Fig. 3: Nomogram of the Deep Learning Survival Cox model to triage COVID-19 patients.
figure3

The patient’s total nomogram point is 209, overall critical illness probabilities are 0.58, 0.62, and 0.69 within 5, 10, and 30 days, respectively. The patient is triaged as high-risk.

Discussion

All included variables were independently correlated with disease progression. Age is the most recognized risk factor for prognosis of COVID-19, with the most severe and fatal cases among patients over 60 years old. Respiratory tract symptoms, abnormalities in chest X-rays (compared with CT scans), and low lymphocyte ratios reflect the severity of the disease. Comorbidities, especially COPD and cancer, are strongly linked with the development of critical illness11,12. Similarly, age (over 60 years) and comorbid disease were also risk factors for poor outcome in severe acute respiratory syndrome (SARS) patients in 200313. Compared with SARS-CoV and MERS-CoV, more deaths have been caused by multiple organ dysfunction syndrome rather than respiratory failure during COVID-19, which may be attributed to the widespread distribution of angiotensin-converting enzyme 2, the functional receptor for SARS-CoV-2, in multiple organs14,15. This explains why the blood test, such as lactate dehydrogenase, creatine kinase, will play a role in predicting critical illness.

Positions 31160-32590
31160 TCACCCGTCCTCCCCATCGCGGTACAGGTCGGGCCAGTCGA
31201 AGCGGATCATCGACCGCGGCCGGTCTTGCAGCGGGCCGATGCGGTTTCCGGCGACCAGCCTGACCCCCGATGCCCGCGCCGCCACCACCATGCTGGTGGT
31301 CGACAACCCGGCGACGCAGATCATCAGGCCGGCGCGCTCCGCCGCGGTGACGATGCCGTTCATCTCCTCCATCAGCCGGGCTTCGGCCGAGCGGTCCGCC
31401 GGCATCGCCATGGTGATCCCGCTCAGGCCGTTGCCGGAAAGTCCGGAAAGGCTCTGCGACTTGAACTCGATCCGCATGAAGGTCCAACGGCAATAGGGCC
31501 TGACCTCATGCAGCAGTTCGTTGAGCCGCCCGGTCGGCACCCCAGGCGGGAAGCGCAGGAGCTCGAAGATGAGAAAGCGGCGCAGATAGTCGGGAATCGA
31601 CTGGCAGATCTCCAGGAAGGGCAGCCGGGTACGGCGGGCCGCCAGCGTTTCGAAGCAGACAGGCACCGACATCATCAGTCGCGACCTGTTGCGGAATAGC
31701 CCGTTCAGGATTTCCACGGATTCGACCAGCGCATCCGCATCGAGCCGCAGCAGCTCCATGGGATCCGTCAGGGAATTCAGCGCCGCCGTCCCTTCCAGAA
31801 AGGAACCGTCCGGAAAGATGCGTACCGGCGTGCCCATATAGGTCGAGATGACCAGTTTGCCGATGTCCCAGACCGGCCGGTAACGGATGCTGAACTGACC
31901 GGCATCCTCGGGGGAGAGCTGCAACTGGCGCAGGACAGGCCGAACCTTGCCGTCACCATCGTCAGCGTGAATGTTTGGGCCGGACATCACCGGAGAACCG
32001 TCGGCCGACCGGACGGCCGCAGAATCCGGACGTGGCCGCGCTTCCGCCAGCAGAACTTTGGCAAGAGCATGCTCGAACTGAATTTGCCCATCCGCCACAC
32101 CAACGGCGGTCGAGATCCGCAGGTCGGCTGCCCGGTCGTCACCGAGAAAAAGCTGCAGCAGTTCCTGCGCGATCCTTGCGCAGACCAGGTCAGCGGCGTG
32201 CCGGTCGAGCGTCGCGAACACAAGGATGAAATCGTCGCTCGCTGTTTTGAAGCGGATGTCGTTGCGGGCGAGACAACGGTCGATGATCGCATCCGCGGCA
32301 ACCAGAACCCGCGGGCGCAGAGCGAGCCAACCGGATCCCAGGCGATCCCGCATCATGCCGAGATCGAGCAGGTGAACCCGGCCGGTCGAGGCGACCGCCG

CPH model is the traditional method for survival analysis and event prediction. However, it is a semiparametric model that assumes that a patient’s risk of failure is a linear combination of the patient’s clinical factors. The deep learning model is able to learn and infer high-order nonlinear associations between clinical covariates and patient outcomes in a fully data-driven manner. Furthermore, data augmentation strategies in deep learning can make the model more resilient to data noise and missing data, which commonly occurs in clinical datasets. The deep learning model can be also extended to incorporate time-dependent covariates such as vital signs and high-dimensional features such a CT or X-ray images.

Our model currently uses ten clinical variables, which are all common demographic and clinical characteristics, as well as laboratory results that are available at most hospitals. Despite this, more than 50% of our patients did not have all required values collected. Missing data can occur particularly with small or poorly equipped hospitals. Our model has a certain tolerance to missing data, as we still achieved high performance on the external validation set for cases missing 30% of the data. However, to take full advantage of this model, we recommend that all clinical features are collected at hospital admission. In real-world practice, missing data on some variables is inevitable. Therefore, missing data on less than three variables is allowed in our online calculation tool and the background can still provide a risk estimation based on deep learning imputation methods.